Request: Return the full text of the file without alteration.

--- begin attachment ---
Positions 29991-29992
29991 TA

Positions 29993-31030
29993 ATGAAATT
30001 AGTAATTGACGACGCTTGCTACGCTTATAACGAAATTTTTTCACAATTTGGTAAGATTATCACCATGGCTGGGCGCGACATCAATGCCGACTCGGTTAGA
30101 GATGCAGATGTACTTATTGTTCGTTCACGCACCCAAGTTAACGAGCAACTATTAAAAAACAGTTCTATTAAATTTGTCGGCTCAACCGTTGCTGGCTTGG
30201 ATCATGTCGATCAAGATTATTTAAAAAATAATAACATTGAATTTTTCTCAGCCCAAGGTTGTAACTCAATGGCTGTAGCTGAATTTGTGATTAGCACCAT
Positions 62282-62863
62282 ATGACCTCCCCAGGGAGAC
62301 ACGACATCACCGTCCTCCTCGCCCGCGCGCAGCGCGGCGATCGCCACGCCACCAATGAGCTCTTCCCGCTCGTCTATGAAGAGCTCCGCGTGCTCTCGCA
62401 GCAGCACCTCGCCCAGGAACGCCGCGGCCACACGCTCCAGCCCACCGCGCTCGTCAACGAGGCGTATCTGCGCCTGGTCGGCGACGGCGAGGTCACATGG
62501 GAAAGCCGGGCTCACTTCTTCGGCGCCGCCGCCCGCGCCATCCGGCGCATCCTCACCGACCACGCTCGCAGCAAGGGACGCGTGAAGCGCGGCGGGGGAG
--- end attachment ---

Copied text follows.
Positions 29991-29992
29991 TA

Positions 29993-31030
29993 ATGAAATT
30001 AGTAATTGACGACGCTTGCTACGCTTATAACGAAATTTTTTCACAATTTGGTAAGATTATCACCATGGCTGGGCGCGACATCAATGCCGACTCGGTTAGA
30101 GATGCAGATGTACTTATTGTTCGTTCACGCACCCAAGTTAACGAGCAACTATTAAAAAACAGTTCTATTAAATTTGTCGGCTCAACCGTTGCTGGCTTGG
30201 ATCATGTCGATCAAGATTATTTAAAAAATAATAACATTGAATTTTTCTCAGCCCAAGGTTGTAACTCAATGGCTGTAGCTGAATTTGTGATTAGCACCAT
Positions 62282-62863
62282 ATGACCTCCCCAGGGAGAC
62301 ACGACATCACCGTCCTCCTCGCCCGCGCGCAGCGCGGCGATCGCCACGCCACCAATGAGCTCTTCCCGCTCGTCTATGAAGAGCTCCGCGTGCTCTCGCA
62401 GCAGCACCTCGCCCAGGAACGCCGCGGCCACACGCTCCAGCCCACCGCGCTCGTCAACGAGGCGTATCTGCGCCTGGTCGGCGACGGCGAGGTCACATGG
62501 GAAAGCCGGGCTCACTTCTTCGGCGCCGCCGCCCGCGCCATCCGGCGCATCCTCACCGACCACGCTCGCAGCAAGGGACGCGTGAAGCGCGGCGGGGGAG